Blinken travels to China to seek ‘avoid miscalculation’

Blinken travels to China to seek ‘avoid miscalculation’

Detour Wanted:
U.S. envoy calls on Blinken to stop in Taiwan to “send a clear message” that the U.S. doesn’t need permission from Beijing to visit

U.S. Secretary of State Anthony Blinken said on Friday that his visit to China today was aimed at opening up better communication “by eliminating misunderstanding and avoiding miscalculation,” as U.S. lawmakers urged him to also visit Taiwan.

“Strong competition requires sustained diplomacy to ensure that competition does not devolve into confrontation or conflict,” Blinken said. “That’s what the world expects from the United States and China.”

Blinken will be in Beijing today and tomorrow for talks, the first foreign trip by a top U.S. diplomat in nearly five years.

Photo: AFP

Blinken’s planned February visit to Beijing was rescheduled after the U.S. canceled a planned visit to Beijing in February after Washington said it detected and subsequently shot down a Chinese spy balloon.

Blinken told a news conference that the overarching goal of the China trip was to “establish open and robust communication so that our two countries can manage our relationship responsibly.”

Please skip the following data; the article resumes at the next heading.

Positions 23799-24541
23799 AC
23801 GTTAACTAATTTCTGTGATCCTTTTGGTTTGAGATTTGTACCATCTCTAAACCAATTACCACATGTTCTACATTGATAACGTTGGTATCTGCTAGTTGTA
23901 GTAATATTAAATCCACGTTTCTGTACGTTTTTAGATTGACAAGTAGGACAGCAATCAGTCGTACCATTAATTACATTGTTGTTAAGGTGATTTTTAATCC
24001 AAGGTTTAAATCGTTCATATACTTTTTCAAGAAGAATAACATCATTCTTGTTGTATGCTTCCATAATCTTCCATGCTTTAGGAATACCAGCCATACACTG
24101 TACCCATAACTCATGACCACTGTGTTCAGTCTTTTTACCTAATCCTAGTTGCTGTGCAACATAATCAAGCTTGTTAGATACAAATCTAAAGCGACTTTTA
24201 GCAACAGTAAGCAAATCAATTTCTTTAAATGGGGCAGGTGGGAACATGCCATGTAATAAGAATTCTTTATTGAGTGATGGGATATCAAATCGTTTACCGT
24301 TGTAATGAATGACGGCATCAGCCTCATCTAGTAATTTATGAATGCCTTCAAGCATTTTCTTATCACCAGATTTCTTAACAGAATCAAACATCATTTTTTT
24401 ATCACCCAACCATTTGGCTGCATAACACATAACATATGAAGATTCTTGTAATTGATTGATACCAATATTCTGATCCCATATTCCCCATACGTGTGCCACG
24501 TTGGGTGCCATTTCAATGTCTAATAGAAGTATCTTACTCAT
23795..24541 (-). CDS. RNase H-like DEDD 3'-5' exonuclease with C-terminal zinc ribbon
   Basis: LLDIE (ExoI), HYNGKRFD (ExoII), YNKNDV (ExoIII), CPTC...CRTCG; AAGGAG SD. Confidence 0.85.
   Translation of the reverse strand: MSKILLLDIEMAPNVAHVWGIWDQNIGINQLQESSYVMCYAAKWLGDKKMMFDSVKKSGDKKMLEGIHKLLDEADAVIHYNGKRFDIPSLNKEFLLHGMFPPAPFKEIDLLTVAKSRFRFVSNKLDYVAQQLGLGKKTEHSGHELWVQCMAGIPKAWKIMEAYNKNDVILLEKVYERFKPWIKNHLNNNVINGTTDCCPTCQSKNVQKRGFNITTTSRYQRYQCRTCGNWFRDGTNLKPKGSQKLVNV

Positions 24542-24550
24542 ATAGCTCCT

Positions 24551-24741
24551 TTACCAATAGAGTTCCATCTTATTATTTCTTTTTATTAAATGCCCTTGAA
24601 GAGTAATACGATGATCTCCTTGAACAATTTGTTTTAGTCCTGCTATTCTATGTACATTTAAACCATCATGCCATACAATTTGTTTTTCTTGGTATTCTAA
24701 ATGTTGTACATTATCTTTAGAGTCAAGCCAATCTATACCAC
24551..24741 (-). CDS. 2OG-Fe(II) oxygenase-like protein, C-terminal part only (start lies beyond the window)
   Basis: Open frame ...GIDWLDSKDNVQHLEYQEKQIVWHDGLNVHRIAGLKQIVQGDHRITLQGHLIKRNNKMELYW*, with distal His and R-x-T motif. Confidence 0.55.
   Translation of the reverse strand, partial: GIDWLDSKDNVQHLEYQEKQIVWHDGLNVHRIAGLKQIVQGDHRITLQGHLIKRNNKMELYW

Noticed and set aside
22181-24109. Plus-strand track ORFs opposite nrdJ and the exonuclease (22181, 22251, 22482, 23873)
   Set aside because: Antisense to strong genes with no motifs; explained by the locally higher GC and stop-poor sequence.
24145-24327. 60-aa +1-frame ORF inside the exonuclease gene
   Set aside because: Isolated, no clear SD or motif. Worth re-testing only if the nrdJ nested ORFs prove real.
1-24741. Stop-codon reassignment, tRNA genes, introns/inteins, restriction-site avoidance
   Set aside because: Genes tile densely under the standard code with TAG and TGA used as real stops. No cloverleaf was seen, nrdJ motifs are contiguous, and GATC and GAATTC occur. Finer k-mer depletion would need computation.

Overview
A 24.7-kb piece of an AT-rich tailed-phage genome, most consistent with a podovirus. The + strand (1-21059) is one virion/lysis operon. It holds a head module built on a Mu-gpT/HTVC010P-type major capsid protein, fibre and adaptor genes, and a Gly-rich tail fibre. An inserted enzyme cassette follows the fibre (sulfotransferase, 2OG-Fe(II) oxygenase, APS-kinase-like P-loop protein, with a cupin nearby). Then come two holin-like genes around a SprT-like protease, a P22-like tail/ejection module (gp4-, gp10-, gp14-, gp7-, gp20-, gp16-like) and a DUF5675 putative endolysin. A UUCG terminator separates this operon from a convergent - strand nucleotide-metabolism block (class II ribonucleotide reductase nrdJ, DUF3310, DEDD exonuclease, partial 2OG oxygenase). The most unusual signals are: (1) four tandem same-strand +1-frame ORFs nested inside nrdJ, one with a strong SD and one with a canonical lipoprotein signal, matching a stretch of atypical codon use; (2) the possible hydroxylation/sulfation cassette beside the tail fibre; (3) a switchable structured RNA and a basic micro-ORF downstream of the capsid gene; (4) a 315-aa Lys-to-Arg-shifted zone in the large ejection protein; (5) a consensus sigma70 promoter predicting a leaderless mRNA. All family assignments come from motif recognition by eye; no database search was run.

He said the move was also aimed at clarifying U.S. interests and values ​​and exploring possible areas of cooperation, including global economic stability, combating drug smuggling and climate and health issues.

He added that he would also raise the issue of U.S. citizens being detained in China.

Blinken was speaking at a joint news conference with visiting Singaporean foreign minister Vivian Balakrishnan.

Balakrishnan said that the Asian region is concerned about US-China relations, calling it the “challenge of the century”.

“This is a very important and critical moment, not just for the United States and China,” he said.

“The rest of the world will be watching. So we hope and believe that you will be able to deal with your differences,” he said.

On Thursday, a group of U.S. representatives called on Blinken to stop in Taiwan during his trip to China.

The lawmakers said in a letter that the visit would be consistent with the original intent of the Taiwan Travel Act, which “encourages senior U.S. executive branch officials to visit Taiwan and meet with their counterparts.”

Such a visit would also allow Blinken to address concerns about delays in the delivery of U.S. weapons systems to Taiwan.

“Finally, and perhaps most importantly, it would send a clear message that the United States does not need permission from the Chinese Communist Party to meet with our friends and allies in Taiwan or anywhere else,” the letter said.

The letter was written by U.S. Representatives Tom Tiffany, Scott Perry, Nancy Mays, Byron Donalds, Dan Crenshaw, Andy Ogles and Earl Carter sign.

Supplemental Report by Staff Writer

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